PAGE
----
Question: Are you aware of why refined carbs are so horribly addictive and so detrimental to health. I am new to Weston A Price and am having difficulty coming off refined carbohydrates. I am also a medical herbalist and find it excruciating taking people off refined carbs - it is one of the quickest way to put people off! Part of the problem as I see it is that people including myself see these foods as just that - food. However all my experience points to the fact that they are closer to junk food than nutrition. I still find it one of the hardest things to deal with personally and professionally and if you have any more specific information I would be interested to hear. - Bronwyn.
Answer: Refined carbs are indeed addictive and detrimental to health. It is easier to answer the second part of your question than the first. We know that refined carbs are detrimental because they are almost completely devoid of nutrients while at the same time requiring a lot of nutrients to be processed–a situation akin to constantly drawing money out of the bank without ever putting money in, leading to nutritional bankruptcy. Also, refined carbs send glucose into the bloodstream very quickly, raising the blood sugar. The pancreas and adrenal glands then have to go into overdrive to bring the body back into homeostasis. Having to do this day after day, these vital organs eventually become depleted or exhausted, resulting in conditions ranging from diabetes to auto-immune disease to chronic fatigue.
Why are refined carbs addictive? I don’t have all the answers here but one reason is that they raise the blood sugar quickly when it is low and we need a lift. Apparently refined carbs also stimulate the production of feel-good substances in the brain–but this stimulation is shortlived and pathological, resulting in the need for carb “fixes” more and more frequently. (A body properly nourished is bathed in these feel-good chemicals all the time.)
I quite understand the resistance of clients who are hooked on refined carbs. They will never get well if they continue to eat them . . . and yet so strong is the addiction that many either refuse to believe what you are saying, or consciously choose carbs over good health.
Some strategies may be useful: emphasize eating nutrient dense foods first, rather than cutting out all the carbs–that slice of white bread will be much less harmful spread with chicken liver pate than with strawberry jam, and the mashed potates will be much more nutritious made with butter and cream than with skim milk; point out that there is no need to eliminate sweet things–just use natural sweeteners in homemade desserts filled with nutrient-dense ingredients. Always point out acceptable substitutes. Properly prepared rolled oats served with butter and honey has a thousand times more nutrition than a bowl of dry breakfast cereal–and tastes better also. And there are many grades of white bread–an additive-free sourdough bread made of half white flour, half whole wheat flour, from an artisan bakery is a much better choice than a slice of Wonderbread.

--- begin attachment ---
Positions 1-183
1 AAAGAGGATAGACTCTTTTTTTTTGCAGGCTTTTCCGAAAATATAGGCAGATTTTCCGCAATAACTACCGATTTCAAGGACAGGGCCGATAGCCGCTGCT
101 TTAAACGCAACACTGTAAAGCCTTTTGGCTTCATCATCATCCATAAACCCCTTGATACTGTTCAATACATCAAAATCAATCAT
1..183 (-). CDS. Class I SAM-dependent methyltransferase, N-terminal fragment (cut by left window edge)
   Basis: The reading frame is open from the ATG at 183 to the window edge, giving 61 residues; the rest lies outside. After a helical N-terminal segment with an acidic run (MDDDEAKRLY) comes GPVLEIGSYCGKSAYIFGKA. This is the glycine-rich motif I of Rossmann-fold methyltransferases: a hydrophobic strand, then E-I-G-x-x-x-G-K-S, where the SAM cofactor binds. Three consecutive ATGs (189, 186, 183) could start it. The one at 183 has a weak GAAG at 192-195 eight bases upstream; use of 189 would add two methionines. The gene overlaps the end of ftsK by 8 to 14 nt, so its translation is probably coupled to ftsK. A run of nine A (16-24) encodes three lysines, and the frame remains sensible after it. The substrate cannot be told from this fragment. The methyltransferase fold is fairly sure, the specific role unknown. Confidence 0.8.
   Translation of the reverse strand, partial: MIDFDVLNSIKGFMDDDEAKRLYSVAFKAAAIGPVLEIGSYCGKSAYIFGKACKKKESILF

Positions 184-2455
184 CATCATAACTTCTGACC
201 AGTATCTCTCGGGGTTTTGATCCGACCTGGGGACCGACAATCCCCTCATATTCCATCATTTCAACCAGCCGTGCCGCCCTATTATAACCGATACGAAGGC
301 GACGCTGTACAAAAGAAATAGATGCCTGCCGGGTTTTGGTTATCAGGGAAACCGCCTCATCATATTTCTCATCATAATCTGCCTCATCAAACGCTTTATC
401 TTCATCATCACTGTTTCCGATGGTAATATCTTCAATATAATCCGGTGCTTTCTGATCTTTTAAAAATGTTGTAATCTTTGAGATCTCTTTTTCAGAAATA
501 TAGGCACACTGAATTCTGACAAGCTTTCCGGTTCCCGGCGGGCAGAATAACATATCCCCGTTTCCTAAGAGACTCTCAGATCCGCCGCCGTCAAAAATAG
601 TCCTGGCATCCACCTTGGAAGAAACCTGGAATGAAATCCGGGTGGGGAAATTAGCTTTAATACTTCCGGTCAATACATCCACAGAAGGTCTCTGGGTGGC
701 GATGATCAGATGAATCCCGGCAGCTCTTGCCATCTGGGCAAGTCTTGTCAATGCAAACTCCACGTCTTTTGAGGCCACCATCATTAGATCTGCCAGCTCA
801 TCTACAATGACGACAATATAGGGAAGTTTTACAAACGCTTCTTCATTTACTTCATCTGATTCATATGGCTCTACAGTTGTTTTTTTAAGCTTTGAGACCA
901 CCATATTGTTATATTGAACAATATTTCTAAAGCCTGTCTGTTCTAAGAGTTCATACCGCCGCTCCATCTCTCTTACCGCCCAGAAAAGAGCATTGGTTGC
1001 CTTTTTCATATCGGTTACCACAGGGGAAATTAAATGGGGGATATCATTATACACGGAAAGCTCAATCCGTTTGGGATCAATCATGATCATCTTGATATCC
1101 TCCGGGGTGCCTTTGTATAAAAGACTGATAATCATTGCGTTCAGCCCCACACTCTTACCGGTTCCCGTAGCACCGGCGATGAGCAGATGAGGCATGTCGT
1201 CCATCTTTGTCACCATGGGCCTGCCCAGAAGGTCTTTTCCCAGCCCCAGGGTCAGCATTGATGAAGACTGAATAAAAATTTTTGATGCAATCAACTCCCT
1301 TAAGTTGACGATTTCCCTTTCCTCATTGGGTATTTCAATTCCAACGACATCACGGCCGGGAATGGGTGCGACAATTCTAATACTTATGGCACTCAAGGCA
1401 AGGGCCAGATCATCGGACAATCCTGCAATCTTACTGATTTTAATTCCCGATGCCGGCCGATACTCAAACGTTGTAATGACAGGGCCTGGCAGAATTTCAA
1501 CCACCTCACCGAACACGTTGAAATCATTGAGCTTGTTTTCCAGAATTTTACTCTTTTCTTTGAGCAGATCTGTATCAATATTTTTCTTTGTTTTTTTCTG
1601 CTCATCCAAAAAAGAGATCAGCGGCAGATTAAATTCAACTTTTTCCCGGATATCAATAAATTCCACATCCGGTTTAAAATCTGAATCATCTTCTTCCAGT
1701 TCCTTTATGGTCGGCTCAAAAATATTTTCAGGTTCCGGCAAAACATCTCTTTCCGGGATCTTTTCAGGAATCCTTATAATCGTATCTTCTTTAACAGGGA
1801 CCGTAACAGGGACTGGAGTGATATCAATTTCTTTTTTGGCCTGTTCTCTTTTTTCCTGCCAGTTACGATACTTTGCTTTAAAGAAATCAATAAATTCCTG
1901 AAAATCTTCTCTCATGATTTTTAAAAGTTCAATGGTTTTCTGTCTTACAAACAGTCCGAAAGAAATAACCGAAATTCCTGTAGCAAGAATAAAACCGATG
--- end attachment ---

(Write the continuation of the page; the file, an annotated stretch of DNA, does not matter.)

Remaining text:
Will power alone is not much of a help in getting off the carbs, but a very nutrient-dense diet will often make the cravings go away. One of our members sent us the following testimonial: She had a secret vice, which was that each week when she went to the supermarket, she went to the cookie aisle and chose 3-4 packages of cookies to eat during the week. This continued even after she started to incorporate our dietary principles–her willpower was just not strong enough to resist. Nevertheless, she continued with our diet, including lots of butter, raw milk, soaked grains, cod liver oil, liver and eggs. One day, after following this diet for several months, she found herself in the aisle trying to decide which cookies to buy that week. . . and she realized that she didn’t want any cookies. She was able to walk away, not from force of will power, but because of the natural inclination of her body.
So that is the goal–a nutrient dense diet that eventually cures the cravings.
Question: I read your recipe for a beet kvass and would like to make it. I am on Candida diet and try to avoid a lot of sugar and yeast and wheat food. Would kvass be helpful? I hope it will help with my constipation. - Lana
Answer: Yes! The beet kvass is very helpful for candida. In fact, we had a letter from someone who had suffered for years from candida, and had tried all the diets. What turned her around was beet kvass. I think you will also find it useful for constipation. Personally, I drink about 4 ounces beet kvass morning and night–it is a tonic I swear by!
About the Author...
Sally Fallon is founding president of the Weston A Price Foundation, a non-profit nutrition education foundation with over 400 local chapters and 9000 members. She is also the founder of A Campaign for Real Milk, which has as its goal universal access to clean raw milk from pasture-fed animals. Author of the best-selling cookbook Nourishing Traditions and also of Eat Fat Lose Fat (Penguin), both with Mary G. Enig, Phd, Sally has a encyclopedic knowledge of modern nutritional science as well as ancient food ways. Her grasp on the work of Weston Price is breath taking and her passion for health freedom, inspiring. In each edition of Nourished Magazine Sally answers your questions about nutrition, health, food and medical politics. Send us an email with your question and we'll put it to her.